Don’t let banks gamble with taxpayer money, by Roger E.A Farmer, commentary, FT Forum:
The U.S. is in the process of implementing the Dodd-Frank Wall Street Reform and Consumer Protection Act. In the U.K., the Vickers Commission has released interim recommendations to "ring-fence" the retail operations of banks from their investment banking activities. The Vickers report is a model of clarity and if the ring fence proposals are implemented, they will have bite. But there is already a push from Lloyds to weaken the proposals of the interim report and that is only the opening salvo. The pressure from financial institutions for lax regulation will be intense. That pressure should be resisted.
The proposed reforms of both the Dodd-Frank act and the Vickers report will increase the amount of capital held by financial institutions by reducing leverage. Increased capital requirements will reduce the probability that any given institution will fail but they will not eliminate the moral hazard problem created by implicit government support for large financial institutions. That requires a more radical reform of the kind I have argued for elsewhere. ...
Current opinion among financial regulators is that the problem of financial instability can be solved by imposing higher capital requirements on banks. But higher capital requirements cannot prevent banks from taking excessive risks. In the 2008 crisis, commercial banks speculated in the U.S. housing market by buying low grade mortgage backed securities that were mistakenly rated as Triple A by the U.S. ratings agencies. Somebody was asleep at the wheel.
I am not opposed to financial institutions taking risk. Risk is an integral part of the engine of capitalist growth. But Barclays (BCS) and other deposit taking institutions should not be allowed to gamble with private deposits that are insured by government guarantees. There is a strong case to be made that effective reform requires the complete separation of retail and investment banking. That separation should be accompanied by restrictions on the assets that can be held by any institution that relies on government guarantees. Restrictions of that kind were part of the Glass-Steagal act that led to 60 years of relative economic stability. Dodd-Frank and the Vickers report make significant steps towards restoring the protections of Depression-era legislation. In my view, they do not go far enough.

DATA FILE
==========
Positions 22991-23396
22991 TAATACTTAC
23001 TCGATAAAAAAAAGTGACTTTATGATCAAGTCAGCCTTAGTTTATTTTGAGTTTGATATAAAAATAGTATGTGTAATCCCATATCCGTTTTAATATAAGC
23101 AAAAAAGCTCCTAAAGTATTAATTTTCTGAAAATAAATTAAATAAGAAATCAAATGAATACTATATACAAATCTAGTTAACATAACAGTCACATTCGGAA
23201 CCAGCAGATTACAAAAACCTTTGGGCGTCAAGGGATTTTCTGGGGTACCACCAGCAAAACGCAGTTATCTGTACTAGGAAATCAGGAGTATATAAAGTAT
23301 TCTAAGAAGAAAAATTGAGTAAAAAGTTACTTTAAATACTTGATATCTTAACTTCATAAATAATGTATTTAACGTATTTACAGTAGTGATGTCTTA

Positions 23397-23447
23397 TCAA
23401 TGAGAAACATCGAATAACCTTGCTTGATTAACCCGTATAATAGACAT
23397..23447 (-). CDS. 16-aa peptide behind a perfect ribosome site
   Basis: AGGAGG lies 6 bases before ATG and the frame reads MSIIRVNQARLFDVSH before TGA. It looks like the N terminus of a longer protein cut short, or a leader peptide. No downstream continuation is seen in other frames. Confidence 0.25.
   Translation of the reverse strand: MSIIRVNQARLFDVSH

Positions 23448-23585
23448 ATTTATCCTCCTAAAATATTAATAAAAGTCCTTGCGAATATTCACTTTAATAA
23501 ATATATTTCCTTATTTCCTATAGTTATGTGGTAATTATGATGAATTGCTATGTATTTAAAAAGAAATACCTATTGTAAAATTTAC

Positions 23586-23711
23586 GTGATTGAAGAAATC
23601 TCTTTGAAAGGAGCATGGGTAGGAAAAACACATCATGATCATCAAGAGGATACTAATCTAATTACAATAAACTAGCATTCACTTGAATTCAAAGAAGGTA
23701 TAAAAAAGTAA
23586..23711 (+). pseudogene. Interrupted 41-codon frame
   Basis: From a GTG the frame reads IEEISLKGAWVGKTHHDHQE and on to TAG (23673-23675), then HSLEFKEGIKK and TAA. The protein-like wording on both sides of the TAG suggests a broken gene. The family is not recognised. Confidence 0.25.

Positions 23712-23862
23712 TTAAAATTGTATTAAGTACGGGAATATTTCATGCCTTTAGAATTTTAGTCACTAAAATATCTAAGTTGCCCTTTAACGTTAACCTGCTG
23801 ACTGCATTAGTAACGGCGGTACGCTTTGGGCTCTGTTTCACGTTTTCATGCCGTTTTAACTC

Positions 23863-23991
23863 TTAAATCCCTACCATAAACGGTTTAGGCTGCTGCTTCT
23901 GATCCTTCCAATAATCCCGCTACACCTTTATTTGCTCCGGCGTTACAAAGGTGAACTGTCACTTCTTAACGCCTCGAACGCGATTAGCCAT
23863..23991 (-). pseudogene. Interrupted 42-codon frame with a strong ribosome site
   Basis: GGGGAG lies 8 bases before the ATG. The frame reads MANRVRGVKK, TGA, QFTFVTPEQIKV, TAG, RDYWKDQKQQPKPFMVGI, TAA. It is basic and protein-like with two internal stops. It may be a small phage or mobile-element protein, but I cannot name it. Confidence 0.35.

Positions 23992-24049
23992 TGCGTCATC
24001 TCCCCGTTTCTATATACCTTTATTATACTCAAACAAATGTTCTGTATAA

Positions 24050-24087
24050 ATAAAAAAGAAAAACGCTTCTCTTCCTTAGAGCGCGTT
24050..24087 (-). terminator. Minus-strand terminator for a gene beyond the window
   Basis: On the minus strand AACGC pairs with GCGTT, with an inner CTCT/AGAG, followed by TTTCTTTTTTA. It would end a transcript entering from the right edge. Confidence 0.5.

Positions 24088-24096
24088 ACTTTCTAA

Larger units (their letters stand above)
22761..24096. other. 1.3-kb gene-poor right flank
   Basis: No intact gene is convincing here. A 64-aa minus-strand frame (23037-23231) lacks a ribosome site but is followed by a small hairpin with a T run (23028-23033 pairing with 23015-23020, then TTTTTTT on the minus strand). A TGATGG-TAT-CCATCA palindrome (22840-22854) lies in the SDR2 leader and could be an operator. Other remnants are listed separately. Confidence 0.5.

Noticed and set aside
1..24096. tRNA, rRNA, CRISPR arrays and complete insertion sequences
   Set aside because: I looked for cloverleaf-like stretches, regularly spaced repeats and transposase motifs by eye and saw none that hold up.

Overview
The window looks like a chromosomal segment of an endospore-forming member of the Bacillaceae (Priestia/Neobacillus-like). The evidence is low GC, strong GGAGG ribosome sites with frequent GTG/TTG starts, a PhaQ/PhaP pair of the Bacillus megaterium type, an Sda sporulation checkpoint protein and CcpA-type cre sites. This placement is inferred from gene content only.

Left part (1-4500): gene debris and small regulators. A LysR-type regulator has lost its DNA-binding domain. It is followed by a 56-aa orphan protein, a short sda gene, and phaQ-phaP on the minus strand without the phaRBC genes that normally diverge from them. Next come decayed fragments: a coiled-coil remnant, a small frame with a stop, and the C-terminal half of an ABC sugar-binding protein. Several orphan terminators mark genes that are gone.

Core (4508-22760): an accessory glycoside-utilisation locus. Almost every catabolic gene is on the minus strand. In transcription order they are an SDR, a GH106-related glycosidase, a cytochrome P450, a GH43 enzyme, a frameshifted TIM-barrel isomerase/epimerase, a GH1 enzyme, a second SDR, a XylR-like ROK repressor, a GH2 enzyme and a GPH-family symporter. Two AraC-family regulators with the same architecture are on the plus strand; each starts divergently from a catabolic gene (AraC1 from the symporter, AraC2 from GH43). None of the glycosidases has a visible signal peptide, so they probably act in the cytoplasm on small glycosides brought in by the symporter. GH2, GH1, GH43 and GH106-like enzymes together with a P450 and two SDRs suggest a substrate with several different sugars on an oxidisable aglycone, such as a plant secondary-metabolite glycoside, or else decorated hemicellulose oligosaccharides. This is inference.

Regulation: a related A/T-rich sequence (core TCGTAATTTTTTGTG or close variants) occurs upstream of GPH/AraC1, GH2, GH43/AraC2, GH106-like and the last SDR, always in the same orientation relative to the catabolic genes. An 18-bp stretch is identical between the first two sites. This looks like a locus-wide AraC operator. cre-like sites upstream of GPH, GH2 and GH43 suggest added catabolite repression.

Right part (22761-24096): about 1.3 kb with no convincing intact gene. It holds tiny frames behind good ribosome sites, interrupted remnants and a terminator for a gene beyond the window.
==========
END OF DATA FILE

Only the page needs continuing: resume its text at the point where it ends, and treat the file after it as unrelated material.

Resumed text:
I am also of the view that higher capital requirements alone -- especially as proposed -- won't be enough to stop bank failures and threats of systemic meltdown. I also don't believe that resolution authority will fully close off one of the main channels through which systemic breakdown occurs, runs on the shadow banking system (Economics of Contempt disagrees, but I think that the uncertainty over whether resolution authority will stop a systemic breakdown will lead to runs on the shadow system at the fist sign of widespread trouble).
Higher capital requirements can reduce the degree of damage in a crash, e.g. by reducing leverage, but crashes can still happen. For that reason, the only way to effectively stop runs in the shadow system is to provide some sort of deposit insurance coupled with strict regulations on how much risk can be taken by these institutions (along the lines of how deposits are protected in the traditional system). We can separate retail and investment banking, impose higher capital requirements, and force firms to have explicit resolution plans in the event of failure, and this will help, but these measures can't always prevent bank runs and systemic failure in the investment banking sector (and hence does not eliminate the need for a bailout).
To stop runs in this sector, there are two main types of proposals, The first is to enhance the quality of the collateral held against deposits in the shadow/investment bank system -- the collateral plays the role of insurance and is intended to prevent runs. But since the value of these assets cannot be guaranteed a priori (even government bonds could be a problem in the right circumstances), full protection cannot be guaranteed and runs are still a problem. The second proposal is to provide explicit, government insurance on deposits in the shadow system along with strict limits on risk taking behavior. It worked in the traditional system, and it can work here too. The argument against this is that it will limit shadow bank activity so much that economic growth will be reduced. However, these fears are likely overblown and I'd like to see more discussion along these lines.
But the reality is that the government is not going to provide explicit deposit guarantees in the shadow system, and bank runs leading to systemic collapse will remain a possibility (despite claims that resolution authority will prevent this). Since crashes are still possible, we need to make them as mild as possible, and one way to do that is to impose leverage reducing capital requirements that are substantially higher than what is currently being proposed (unwinding levered positions is one of the big contributors to a downward spiral in the financial system). The requirements as currently constituted are too small, come online too slowly, and do not offer the protection we need. I doubt very much, however, that we will see any increases in these requirements. With the political power of banks we'll be lucky to maintain the increases that have been proposed. Thus, despite all the calls to shore up the financial system to prevent another crisis, critical vulnerabilities will remain.